In follow up to the previous post, let’s take a closer look at the pope’s La Vanguardia interview.
Asked about the Church’s role in reducing the growing inequality between the rich and the poor…
POPE FRANCIS: At the center of all economic systems must be man, man and woman, and everything else must be in service of this man. But we have put money at the center, the god of money. We have fallen into a sin of idolatry, the idolatry of money.
Pope Leo XIII pondered that very same question in the Encyclical Rerum Novarum:
Neither must it be supposed that the solicitude of the Church is so preoccupied with the spiritual concerns of her children as to neglect their temporal and earthly interests. Her desire is that the poor, for example, should rise above poverty and wretchedness, and better their condition in life; and for this she makes a strong endeavor. By the fact that she calls men to virtue and forms them to its practice she promotes this in no slight degree. Christian morality, when adequately and completely practiced, leads of itself to temporal prosperity, for it merits the blessing of that God who is the source of all blessings… (Rerum Novarum 28)
For Pope Leo XIII and his contemporaries, placing Christ at the center of all human activity, including that which is economic, is the answer to man’s needs; in this case, his temporal needs, even unto prosperity.
For Pope Francis and his post-conciliar counterparts, by contrast, placing man himself at the center of all things is the preferred approach; taking the place that properly belongs to Christ and supplanting the worship that is due to Him first and foremost with an almost singular focus on human dignity.
The anthropomorphizing mission of the Council is running full throttle now, and its captains no longer even bother to pretend otherwise. Either they will succeed in ushering in the final persecution, or we are witnessing the death throes of this dreadful episode in the life of the Church.
Moving on, the Holy Father was asked to comment on the popular perception that faith and science are mutually exclusive…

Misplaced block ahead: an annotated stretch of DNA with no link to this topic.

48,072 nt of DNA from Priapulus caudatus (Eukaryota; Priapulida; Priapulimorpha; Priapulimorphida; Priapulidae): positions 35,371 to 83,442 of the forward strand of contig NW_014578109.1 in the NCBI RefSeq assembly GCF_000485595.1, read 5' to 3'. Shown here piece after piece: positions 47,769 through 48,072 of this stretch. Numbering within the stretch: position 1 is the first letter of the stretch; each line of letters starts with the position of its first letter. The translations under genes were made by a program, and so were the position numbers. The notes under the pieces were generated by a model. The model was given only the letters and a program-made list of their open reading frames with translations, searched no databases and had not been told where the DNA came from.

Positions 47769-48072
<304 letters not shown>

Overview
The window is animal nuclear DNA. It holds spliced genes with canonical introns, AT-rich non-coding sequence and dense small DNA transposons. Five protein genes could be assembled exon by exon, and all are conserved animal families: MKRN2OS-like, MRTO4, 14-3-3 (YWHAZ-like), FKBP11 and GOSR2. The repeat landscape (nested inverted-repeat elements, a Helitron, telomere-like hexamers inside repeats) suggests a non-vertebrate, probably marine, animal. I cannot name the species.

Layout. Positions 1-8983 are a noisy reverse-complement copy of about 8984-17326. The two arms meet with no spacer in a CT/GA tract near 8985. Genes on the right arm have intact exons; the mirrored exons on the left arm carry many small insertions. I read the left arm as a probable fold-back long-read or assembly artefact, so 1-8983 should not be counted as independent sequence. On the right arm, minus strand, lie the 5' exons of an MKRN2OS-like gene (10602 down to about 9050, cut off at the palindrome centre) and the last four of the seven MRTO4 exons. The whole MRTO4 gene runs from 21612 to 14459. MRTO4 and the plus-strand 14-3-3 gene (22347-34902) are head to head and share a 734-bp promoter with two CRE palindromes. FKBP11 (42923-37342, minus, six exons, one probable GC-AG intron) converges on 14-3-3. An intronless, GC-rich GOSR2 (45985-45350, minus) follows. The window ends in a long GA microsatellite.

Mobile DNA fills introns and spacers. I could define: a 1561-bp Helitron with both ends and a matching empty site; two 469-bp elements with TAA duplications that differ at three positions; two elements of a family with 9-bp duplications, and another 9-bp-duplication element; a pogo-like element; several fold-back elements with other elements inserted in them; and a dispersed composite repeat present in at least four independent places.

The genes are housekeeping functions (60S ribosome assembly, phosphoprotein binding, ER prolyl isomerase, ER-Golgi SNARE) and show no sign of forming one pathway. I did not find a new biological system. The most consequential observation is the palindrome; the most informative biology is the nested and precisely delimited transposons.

POPE FRANCIS: The clash between science and faith peaked in the Enlightenment, but that is not so fashionable today, thank God, because we have all realized the closeness between one thing and the other. Pope Benedict XVI has a good teaching about the relation between science and faith. In general lines, the most recent is that the scientists are very respectful with the faith and the agnostic or atheist scientist says, “I don’t dare to enter that field.”
Perhaps something was lost in translation here (God please!), but the notion that today’s “scientists are very respectful with the faith” is perplexing. With reports that an encyclical on the environment is forthcoming, this doesn’t bode well. (Not that it did beforehand, mind you.)
Speaking of the legacy of Benedict the Abdicator…
POPE FRANCIS: Pope Benedict has made a very significant act. He has opened the door, has created an institution, that of the of the eventual popes emeritus.
Imagine, multiple popes emeritus. It’s not clear if Pope Francis envisions there being more than one at any given time, but I can imagine a day when several of them may appear together for a photo-op, perhaps at a ribbon cutting ceremony of some kind, or the funeral of some pro-abortion politician, or the canonization of a future recipient of the newchurch “Santo Subito Lifetime Achievement Award,” at which point the remaking of the papacy in the image of mere politicians will be nearly complete.
Finally, having been asked how he would you like to be remembered…
POPE FRANCIS: I have not thought about it, but I like it when someone remembers someone and says: “He was a good guy, he did what he could. He wasn’t so bad.” I’m OK with that.
Understanding that this is something of a “no win” question, I don’t find this sort of homespun, front porch rockin’, down on the farm, regular Joe kind of answer very edifying. This is the pope speaking, for crying out loud!
Is it too much to hope that he would have aimed a little higher than an epitaph that says, “Here lies a good guy.”
I mean, he could have spoken of things like sanctity, holiness, and dare I say sainthood. (Although given the change in definition, that doesn’t mean what it used to mean.)
In any case, I think even non-Catholics realize that the pope is here to lead us to something greater than “not so bad.”
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